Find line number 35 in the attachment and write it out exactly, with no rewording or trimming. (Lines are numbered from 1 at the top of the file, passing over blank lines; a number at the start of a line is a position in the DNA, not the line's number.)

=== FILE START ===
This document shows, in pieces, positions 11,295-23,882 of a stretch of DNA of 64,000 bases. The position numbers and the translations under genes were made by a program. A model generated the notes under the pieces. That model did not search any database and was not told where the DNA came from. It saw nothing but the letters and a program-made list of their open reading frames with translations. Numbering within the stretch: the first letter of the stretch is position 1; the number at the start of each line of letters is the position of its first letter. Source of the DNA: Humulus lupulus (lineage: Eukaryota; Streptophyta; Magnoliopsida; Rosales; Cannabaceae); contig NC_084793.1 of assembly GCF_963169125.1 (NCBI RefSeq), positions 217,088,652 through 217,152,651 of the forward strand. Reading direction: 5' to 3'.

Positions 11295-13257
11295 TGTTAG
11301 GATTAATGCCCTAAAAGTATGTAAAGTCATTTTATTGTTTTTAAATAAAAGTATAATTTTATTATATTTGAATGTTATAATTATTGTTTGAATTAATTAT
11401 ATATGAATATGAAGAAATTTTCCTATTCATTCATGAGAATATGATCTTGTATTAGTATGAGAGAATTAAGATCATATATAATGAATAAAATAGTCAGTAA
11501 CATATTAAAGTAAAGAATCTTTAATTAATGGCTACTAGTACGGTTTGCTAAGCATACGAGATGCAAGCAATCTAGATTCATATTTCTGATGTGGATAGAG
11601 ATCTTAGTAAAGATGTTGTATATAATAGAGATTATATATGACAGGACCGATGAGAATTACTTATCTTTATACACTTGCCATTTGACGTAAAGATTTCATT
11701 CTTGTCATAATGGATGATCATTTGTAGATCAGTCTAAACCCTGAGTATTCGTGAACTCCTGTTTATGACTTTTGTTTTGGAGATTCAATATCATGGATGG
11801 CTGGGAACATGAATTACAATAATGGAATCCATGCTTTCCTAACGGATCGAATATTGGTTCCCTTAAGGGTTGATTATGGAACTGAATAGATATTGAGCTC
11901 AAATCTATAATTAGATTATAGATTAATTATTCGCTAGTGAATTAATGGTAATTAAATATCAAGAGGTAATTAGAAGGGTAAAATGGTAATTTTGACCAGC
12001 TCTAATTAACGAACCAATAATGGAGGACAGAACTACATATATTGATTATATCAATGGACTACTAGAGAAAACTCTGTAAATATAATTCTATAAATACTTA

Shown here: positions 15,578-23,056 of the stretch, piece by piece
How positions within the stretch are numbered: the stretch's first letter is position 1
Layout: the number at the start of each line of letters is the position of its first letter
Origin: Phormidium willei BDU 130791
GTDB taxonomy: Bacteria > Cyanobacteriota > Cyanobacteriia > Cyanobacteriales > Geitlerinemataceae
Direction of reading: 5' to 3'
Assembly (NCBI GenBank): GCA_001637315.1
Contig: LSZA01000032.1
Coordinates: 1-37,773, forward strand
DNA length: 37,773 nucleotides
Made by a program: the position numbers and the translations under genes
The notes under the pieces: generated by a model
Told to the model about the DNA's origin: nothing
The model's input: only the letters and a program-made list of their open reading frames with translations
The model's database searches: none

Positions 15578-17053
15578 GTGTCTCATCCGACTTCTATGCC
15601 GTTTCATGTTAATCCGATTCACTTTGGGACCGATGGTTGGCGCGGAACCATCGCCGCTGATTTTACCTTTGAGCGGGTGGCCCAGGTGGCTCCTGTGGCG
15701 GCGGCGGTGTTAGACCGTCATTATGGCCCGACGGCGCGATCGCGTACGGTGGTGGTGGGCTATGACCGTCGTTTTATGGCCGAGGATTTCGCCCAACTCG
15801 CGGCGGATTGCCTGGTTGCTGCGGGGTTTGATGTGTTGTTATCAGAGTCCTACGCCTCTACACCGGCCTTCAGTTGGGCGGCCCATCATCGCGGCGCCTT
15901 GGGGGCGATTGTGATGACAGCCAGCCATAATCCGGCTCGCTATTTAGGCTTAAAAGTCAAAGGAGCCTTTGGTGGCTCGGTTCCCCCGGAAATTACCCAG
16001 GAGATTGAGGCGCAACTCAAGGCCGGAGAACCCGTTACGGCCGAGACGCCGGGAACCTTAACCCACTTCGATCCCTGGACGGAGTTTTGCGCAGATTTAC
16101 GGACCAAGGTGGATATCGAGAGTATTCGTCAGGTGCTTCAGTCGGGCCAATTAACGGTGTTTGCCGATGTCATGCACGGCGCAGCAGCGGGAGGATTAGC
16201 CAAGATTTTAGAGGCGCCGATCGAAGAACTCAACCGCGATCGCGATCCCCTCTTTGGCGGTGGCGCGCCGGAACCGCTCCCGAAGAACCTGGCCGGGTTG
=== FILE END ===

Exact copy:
16201 CAAGATTTTAGAGGCGCCGATCGAAGAACTCAACCGCGATCGCGATCCCCTCTTTGGCGGTGGCGCGCCGGAACCGCTCCCGAAGAACCTGGCCGGGTTG